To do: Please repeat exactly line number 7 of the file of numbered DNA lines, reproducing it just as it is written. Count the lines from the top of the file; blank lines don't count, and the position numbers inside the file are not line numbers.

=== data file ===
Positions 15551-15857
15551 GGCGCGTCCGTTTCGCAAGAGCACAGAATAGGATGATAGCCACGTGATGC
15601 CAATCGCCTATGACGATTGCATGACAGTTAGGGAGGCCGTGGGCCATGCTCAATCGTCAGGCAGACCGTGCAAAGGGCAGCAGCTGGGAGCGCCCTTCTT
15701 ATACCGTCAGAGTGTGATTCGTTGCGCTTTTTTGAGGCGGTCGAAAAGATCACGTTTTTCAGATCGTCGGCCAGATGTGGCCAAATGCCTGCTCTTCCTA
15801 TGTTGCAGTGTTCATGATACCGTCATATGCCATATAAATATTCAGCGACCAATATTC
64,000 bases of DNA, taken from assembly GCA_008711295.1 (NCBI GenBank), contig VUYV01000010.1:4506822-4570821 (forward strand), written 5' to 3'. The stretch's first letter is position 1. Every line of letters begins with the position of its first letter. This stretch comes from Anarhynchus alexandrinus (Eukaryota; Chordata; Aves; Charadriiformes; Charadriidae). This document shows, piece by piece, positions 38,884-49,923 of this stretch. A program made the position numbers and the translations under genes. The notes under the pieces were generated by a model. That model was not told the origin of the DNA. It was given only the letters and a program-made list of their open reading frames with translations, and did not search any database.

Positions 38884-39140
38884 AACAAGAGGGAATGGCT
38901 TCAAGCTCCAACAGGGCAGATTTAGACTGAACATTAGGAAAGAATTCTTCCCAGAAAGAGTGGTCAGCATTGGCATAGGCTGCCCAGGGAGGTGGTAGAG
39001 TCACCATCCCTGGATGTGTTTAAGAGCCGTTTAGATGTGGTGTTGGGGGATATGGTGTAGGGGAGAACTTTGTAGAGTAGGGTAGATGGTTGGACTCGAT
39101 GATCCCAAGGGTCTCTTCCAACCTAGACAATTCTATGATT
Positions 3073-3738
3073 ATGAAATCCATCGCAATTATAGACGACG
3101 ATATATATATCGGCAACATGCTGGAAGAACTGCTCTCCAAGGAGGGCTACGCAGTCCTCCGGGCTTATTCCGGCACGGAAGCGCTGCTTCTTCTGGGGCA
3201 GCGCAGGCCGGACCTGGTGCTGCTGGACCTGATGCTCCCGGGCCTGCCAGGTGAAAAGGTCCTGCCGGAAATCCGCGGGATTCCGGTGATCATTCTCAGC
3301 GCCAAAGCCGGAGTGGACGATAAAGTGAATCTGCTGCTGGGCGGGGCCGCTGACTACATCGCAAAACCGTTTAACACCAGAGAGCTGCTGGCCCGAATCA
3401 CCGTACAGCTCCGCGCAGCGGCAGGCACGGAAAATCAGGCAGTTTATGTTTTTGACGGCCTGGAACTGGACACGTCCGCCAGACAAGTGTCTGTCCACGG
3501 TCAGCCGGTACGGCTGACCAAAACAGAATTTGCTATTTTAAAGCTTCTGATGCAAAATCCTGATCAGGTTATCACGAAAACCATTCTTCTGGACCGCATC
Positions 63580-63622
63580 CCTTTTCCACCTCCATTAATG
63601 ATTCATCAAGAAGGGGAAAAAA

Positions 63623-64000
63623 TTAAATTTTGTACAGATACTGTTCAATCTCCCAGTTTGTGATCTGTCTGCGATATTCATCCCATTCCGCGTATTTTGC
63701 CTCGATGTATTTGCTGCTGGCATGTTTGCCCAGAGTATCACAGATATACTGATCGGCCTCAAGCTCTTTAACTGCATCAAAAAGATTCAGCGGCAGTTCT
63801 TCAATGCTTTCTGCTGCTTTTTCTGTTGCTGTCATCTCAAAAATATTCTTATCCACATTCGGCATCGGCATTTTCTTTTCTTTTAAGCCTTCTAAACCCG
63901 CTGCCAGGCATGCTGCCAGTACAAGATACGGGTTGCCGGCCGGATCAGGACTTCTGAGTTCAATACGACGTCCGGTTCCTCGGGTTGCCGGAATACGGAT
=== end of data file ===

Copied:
Positions 38884-39140